For instructions on making your own maps, see

Maps Generator

The generator tool is build together with the desktop app, but you can choose to skip other modules. Use this line:

CONFIG=gtool omim/tools/unix/ -ro

It is the preferable way to build a generator tool, for it can also build an OSRM backend (-o option).

Dependencies for generator tool and OSRM backend:

  • boost-iostreams
  • glu1-mesa
  • tbb
  • luabind
  • stxxl
  • osmpbf
  • protobuf
  • lua

Designer Tool

The designer tool resides in a branch map-style-editor-new. You would need to check it out before following these steps.

Building data

  • Run CONFIG="gtool map_designer" omim/tools/unix/
  • Generate data as usual (either with or
  • For MAPS.ME employees, publish planet data to (via a ticket to admins, from mapsme4:/opt/mapsme/designers).

Building the tool

  • Run omim/tools/unix/ DATA_VER APP_VER, where DATA_VER is the latest data version published to (e.g. 150912), and APP_VER is an application version, e.g. 1.2.3.
  • If you got "hdiutil -5341" error, you would need to build a dmg package yourself: find a line with hdiutil in the script, copy it to a console, and if needed, increase -size argument value.
  • The resulting dmg package will be put into omim/out.


  • Install Android SDK and NDK, place these somewhere easy to type.

  • Go to omim/tools/android and run ./ It would ask for absolute paths to SDK and NDK. Or specify these in command line:

      --sdk /Users/yourusername/Library/Android/sdk \
      --ndk /Users/yourusername/Library/Android/ndk
  • Go to omim/android and run ./gradlew clean assembleWebRelease.

    • There are Release, Beta and Debug builds.
    • assemble produces apk files in build/outputs/apk, install installs one on a connected device, and run immediately starts it.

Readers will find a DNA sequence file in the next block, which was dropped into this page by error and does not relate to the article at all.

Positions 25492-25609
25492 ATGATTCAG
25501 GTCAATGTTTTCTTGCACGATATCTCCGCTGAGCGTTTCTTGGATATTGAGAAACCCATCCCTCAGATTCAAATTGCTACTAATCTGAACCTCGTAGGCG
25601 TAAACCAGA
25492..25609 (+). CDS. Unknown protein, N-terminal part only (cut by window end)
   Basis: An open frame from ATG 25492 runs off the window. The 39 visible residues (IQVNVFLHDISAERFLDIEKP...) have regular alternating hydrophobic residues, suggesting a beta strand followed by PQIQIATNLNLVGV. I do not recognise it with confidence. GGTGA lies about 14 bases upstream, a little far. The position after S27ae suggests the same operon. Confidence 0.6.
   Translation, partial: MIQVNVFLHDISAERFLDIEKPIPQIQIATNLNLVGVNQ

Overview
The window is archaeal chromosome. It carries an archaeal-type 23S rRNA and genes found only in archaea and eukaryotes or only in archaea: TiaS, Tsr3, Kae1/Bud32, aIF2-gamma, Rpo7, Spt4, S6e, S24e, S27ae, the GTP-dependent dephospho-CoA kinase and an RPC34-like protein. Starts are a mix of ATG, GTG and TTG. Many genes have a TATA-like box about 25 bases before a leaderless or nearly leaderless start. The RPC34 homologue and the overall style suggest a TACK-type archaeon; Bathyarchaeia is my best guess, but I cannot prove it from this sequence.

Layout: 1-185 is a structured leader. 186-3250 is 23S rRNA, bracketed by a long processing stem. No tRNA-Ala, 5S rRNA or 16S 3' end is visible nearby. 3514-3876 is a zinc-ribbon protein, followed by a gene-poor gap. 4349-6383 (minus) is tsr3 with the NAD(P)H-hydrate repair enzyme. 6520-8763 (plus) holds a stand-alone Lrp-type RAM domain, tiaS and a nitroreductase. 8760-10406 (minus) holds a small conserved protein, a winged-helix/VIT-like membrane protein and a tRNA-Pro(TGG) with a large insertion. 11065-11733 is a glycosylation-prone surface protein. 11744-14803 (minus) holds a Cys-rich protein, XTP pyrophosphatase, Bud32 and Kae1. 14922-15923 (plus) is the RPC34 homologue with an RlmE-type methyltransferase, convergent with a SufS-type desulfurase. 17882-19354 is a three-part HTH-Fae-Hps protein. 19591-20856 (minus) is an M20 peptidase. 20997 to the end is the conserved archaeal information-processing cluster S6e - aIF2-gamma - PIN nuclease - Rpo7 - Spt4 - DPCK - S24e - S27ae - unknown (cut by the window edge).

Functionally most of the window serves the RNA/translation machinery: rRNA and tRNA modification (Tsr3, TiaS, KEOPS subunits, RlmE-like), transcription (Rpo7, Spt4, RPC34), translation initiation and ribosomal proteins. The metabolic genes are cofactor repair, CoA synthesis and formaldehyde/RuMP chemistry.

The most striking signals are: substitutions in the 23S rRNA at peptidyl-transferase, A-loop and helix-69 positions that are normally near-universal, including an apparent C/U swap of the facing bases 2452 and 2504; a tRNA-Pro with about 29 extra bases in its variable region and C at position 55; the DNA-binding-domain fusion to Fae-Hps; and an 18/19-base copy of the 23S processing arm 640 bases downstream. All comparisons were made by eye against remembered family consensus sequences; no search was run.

• Web creates a full apk with World files, Google builds a store version without these, and there are also Amazon, Samsung, Xiaomi, Yandex and other targets.
  • If you encounter errors, try updating your Android SDK:

    • In SDK Manager (for Android Studio: Tools → Android → SDK Manager) enable fresh build-tools and click on "Install packages..."
    • In command line, go to android-sdk/tools, then
      • ./android list sdk for a list of packages to update.
      • ./android update sdk --no-ui --filter 1,2,3 to update chosen packages.
  • To enable logging in case of crashes, after installing a debug version, run: adb shell pm grant android.permission.READ_LOGS After a crash, go to "Menu → Settings → Report a bug" and enter your e-mail to receive a log file.


  • Install Homebrew and run brew install carthage.
  • Open xcode/omim.xcworkspace in XCode.
  • Select "xcMAPS.ME" product scheme for developing, or "MAPS.ME" to make a distribution package.
  • Run the project (Product → Run).

If a script has trouble finding your Qt 5 installation, edit omim/tools/autobuild/, adding a path to qmake there.

Map Servers

The "guest" configuration does not have any map server addresses built-in. That means, while your application would work well with downloaded maps, it won't be able to download them by itself. To fix this, add some servers to DEFAULT_URLS_JSON define in the private.h file. These servers should have mwm files in /maps/151231 paths, symlinked to /ios, /android, /mac and /win (depending on operating systems from which your maps will be downloaded).

151231 is a version number, which should be a six-digit integer, usually in form YYMMDD of the date map data was downloaded. The version and file sizes of all mwm and routing files should be put into data/countries.txt file.

Android application may also download some resources - fonts and World files - from the same servers. It checks sizes of existing files via external_resources.txt, and if some of these don't match, it considers them obsolete and downloads new resource files.